I am fortunate to be part of a family that has a history of military men.
Today, I would like to publicly thank them for their sacrifice and willingness to serve our great Nation.
This is my Uncle, Milt aka 'Spider', United States Marines. While some of you were sleeping peacefully at night in the late '60's and early '70's, he was being tortured in Vietnam. He has the machete scar to prove it and the nightmares to accompany. "Thanks" just isn't enough.
Above, is my dad, James, United States Navy. While he served during 'peacetime', he was stationed for a time just beyond the coast of Vietnam. While folks back home enjoyed Thanksgiving and all the trimmings in the late '50's to mid '60's, this man was eating green (literally) chicken and throwing it all up afterwards while the ship tossed in the open seas. Dad, thank you.
The 'young man' you see in the chair is my husband's grandpa, Harold. He served our Country during WWII in the United States Army. He had a lovely wife, Erma, waiting for him back home. They have now been married over 66 years. Grandpa, thank you. (And Grandma, thank you for waiting for your man!)
The man on the upper right is my husband's dad, Rod. The United States Army first sent him to Germany in the late '60's, then off to Vietnam in the early '70's. He had a wife and baby girl waiting for him back home. Some time during active duty, he was thrown from a jeep in Korea and broke his back. Thanks for your service, Dad.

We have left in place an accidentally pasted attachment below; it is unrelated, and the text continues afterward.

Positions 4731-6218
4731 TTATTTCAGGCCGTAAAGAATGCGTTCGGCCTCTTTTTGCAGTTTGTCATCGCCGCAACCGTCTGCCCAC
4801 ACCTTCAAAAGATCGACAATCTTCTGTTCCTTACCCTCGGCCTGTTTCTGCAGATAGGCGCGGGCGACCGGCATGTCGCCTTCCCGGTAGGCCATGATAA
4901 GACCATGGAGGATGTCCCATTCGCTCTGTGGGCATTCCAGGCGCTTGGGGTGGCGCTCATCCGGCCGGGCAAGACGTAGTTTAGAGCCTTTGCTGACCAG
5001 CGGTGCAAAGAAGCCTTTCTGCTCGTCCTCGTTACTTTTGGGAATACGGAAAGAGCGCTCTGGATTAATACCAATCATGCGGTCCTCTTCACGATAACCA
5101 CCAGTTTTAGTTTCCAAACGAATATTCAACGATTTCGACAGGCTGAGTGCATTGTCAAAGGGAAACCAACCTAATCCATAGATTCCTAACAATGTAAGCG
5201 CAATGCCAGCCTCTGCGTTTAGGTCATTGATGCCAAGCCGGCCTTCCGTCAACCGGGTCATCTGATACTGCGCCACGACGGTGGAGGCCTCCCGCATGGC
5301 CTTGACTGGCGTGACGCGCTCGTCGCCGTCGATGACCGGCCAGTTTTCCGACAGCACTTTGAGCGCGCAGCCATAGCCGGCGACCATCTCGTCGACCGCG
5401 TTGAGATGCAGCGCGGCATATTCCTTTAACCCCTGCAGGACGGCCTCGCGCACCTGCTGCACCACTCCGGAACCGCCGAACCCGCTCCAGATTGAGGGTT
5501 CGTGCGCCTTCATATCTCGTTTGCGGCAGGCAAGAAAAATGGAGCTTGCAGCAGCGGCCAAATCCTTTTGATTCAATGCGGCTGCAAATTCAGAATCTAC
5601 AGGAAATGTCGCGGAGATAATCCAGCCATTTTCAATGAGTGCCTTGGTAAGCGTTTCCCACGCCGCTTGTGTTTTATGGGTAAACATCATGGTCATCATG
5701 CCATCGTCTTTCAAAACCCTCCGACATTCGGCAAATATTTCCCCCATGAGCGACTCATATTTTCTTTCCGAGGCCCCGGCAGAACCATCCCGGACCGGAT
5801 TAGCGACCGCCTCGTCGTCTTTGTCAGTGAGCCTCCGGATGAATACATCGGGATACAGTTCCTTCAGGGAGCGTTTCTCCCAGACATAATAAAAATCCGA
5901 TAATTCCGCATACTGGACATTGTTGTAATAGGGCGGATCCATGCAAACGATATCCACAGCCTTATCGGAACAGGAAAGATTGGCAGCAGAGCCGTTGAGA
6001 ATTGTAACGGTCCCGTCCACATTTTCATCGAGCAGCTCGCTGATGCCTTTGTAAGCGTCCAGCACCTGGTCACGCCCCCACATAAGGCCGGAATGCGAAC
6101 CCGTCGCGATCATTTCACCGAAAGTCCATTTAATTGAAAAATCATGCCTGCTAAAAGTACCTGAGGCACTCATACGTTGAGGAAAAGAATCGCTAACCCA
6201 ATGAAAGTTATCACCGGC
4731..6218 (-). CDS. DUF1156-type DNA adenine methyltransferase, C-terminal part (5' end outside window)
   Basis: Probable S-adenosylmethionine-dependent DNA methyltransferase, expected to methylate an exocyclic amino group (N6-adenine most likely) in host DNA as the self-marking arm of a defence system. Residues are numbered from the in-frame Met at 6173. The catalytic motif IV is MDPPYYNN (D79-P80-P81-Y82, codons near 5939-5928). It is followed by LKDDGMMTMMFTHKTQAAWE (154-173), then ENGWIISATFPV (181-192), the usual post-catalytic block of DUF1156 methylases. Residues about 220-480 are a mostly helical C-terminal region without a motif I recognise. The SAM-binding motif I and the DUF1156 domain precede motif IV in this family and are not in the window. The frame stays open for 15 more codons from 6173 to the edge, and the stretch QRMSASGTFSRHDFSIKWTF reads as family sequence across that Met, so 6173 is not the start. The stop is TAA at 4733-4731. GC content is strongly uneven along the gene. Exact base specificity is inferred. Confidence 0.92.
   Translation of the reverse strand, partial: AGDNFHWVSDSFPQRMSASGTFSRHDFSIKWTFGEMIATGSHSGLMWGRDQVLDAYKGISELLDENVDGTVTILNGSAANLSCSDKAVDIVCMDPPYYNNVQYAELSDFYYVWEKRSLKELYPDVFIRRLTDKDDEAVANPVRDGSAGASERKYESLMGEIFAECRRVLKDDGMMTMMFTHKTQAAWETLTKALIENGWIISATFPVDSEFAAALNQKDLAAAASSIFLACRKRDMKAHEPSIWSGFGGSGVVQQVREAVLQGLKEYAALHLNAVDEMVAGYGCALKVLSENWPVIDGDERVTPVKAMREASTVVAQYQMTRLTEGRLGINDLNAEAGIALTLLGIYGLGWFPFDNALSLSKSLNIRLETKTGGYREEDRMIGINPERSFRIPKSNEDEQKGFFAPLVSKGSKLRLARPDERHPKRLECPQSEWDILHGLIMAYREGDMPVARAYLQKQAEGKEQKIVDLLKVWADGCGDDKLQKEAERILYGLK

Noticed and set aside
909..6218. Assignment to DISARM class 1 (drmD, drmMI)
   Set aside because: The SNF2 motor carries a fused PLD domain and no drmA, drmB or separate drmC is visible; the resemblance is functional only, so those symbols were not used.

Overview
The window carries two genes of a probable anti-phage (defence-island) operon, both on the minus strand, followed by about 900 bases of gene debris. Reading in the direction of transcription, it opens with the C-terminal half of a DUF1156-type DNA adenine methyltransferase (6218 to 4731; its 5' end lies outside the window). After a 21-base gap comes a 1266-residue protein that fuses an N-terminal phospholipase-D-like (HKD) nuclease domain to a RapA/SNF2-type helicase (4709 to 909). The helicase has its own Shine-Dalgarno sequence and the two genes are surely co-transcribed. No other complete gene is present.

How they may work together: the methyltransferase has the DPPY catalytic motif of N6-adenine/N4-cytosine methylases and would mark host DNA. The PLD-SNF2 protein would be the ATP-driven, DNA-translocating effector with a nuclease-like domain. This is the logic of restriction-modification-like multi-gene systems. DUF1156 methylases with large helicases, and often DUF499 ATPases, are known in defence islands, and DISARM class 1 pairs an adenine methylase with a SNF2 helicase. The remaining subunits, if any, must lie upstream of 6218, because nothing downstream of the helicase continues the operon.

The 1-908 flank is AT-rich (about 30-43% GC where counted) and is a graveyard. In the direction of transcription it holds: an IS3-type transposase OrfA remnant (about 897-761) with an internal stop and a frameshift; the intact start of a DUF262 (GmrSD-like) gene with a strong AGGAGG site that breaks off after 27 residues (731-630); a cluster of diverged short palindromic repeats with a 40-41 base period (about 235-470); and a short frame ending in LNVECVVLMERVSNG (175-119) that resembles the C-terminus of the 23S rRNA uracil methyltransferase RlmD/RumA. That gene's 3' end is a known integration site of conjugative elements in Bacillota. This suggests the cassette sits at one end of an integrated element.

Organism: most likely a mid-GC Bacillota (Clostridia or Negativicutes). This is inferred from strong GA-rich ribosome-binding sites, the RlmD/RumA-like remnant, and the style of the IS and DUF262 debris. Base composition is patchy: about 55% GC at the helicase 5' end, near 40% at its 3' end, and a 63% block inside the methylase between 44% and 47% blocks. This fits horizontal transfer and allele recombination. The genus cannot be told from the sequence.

This man is my husband's other grandfather, 'Whitey'. He served in WWII in the United States Navy. I don't really know much of his story, but no one has been able to take the 'sailor' out of him yet! Thank you, Grandpa.
The men above would claim not to be special, just doing their jobs. But I beg to differ. They are true American Heroes. One lived the rest of his days being everybody's favorite mailman. He is now retired and re-builds the m1-Garand as a hobby. Another is now retired after working over 30 years in the electronics and communications industry. One is still employed and has been for over 30 years in management and computers. Another was an electrical lineman for 40 plus years. And another owned his own auto repair shop for well over 45 years before retiring.
These are the 'men next door'. If you know a man that has served, but is now simply 'next door', go over, ring the bell, and shake his hand. Tell him thanks for defending your freedom.
And remember why so many are currently deployed to defend our freedom today. Remember September 11.
Happy for your freedom....